Apprenticeship Program Trends—United States and Canada

Registered apprenticeships are structured training programs, combining on-the-job training with extensive technical instruction in a highly skilled occupation. Currently there are more than 505,000 active apprentices in the United States and 450,000 in Canada, and the system plays an essential role in the development of a highly trained workforce.

Released today by the International Foundation of Employee Benefit Plans, Top Trends in Apprenticeship Programs: 2018 Survey Results, provides an up-to-date analysis of apprenticeship programs, including the unique challenges they face and their expanding recruitment and retention initiatives.

The report finds that apprenticeship programs anticipate a variety of challenges during the next two years. At the program level, replacing the number of retiring tradespeople is the top concern, cited by 84% of respondents. Additionally, apprenticeship programs report they struggle with communicating the value of a trade to prospective apprentices and external stakeholders, as well as with the level of government oversight.

At the individual apprentice level, 60% report the most prevalent challenge facing apprentices is unemployment due to the cyclical or seasonal nature of some skilled trades work. At an almost equal level of concern is prescription drug and opioid abuse, which 58% of training fund representatives said is either a very or somewhat prevalent problem among their apprentices.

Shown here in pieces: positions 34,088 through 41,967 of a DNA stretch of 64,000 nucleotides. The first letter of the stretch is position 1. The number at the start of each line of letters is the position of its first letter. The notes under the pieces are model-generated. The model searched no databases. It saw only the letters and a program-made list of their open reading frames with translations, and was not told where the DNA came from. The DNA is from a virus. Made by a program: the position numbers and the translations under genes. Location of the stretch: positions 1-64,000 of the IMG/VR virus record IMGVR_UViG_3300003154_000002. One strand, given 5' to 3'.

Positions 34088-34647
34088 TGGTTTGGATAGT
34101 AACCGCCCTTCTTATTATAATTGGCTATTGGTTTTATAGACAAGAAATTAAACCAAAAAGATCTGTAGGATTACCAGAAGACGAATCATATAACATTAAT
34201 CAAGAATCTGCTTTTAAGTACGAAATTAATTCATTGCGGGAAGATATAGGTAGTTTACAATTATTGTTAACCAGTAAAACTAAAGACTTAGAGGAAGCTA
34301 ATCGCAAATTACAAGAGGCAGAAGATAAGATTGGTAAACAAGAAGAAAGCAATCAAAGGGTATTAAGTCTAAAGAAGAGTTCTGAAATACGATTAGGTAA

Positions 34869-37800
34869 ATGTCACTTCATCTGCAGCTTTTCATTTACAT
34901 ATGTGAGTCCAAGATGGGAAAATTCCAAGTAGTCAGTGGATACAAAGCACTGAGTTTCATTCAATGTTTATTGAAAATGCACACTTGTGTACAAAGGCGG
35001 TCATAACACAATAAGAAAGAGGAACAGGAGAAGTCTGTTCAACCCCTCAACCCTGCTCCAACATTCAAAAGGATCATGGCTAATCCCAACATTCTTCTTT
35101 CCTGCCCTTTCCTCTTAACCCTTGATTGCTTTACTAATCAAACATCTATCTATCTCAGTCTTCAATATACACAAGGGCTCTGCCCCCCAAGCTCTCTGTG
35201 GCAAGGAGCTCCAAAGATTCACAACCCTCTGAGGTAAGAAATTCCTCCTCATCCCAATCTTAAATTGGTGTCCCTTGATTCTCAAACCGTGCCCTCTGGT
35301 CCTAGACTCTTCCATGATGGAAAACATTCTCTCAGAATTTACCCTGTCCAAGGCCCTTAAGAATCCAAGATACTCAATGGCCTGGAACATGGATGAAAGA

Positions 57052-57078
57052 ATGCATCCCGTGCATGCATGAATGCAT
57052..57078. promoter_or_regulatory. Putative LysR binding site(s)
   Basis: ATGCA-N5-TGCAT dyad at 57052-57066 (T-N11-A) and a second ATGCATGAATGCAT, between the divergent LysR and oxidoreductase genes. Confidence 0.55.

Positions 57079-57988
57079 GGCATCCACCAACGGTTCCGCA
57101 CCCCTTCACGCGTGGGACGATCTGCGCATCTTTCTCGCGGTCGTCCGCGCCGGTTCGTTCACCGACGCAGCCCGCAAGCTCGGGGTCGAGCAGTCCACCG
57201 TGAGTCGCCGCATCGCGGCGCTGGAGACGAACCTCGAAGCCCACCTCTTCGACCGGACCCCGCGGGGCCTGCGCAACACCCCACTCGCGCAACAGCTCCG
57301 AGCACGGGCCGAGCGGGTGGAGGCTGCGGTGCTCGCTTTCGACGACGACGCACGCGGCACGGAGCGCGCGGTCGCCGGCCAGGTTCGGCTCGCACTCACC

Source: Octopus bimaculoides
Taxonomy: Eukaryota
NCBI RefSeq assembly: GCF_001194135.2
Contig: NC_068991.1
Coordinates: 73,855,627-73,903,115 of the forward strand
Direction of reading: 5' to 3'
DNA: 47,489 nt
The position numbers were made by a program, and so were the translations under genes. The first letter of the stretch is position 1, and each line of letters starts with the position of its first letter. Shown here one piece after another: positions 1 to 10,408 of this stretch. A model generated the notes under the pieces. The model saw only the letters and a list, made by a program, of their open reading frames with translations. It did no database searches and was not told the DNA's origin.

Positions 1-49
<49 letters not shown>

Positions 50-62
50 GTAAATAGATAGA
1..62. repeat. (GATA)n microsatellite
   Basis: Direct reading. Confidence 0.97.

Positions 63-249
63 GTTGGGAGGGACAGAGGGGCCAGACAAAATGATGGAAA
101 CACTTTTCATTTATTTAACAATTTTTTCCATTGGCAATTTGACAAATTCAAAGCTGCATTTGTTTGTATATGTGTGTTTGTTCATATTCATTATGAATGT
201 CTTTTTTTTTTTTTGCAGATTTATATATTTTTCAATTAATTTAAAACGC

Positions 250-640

To help in their recruitment efforts, the majority of training programs have in place initiatives to recruit diverse populations including women, minorities, military members or veterans, Aboriginal/Native American individuals and immigrants. Because of these efforts and general economic conditions, more than seven in ten programs anticipate a positive hiring outlook in their industry in the next two years.

Retention concerns continue to exist within apprenticeship programs—If apprentices are not retained through their training and ascension into journeyworker status, funds do not realize a return on investment for training. Common retention challenges include offers of more steady work in other industry sectors, cited by nearly seven in ten of respondents, followed by “poaching,” cited by 64%, which is when organizations “bid” away apprentices from the organization in which they completed their education.

For more information and to read the full survey report, visit www.ifebp.org/apprenticeship2018.

The International Foundation offers many additional resources for your training and education fund. Visit out our Apprenticeship Resources web page for news, survey data, case studies and upcoming educational opportunities. 

Brenda Hofmann
Brenda Hofmann
Senior Communications Associate at the International Foundation

Leave a Comment

Your email address will not be published. Required fields are marked *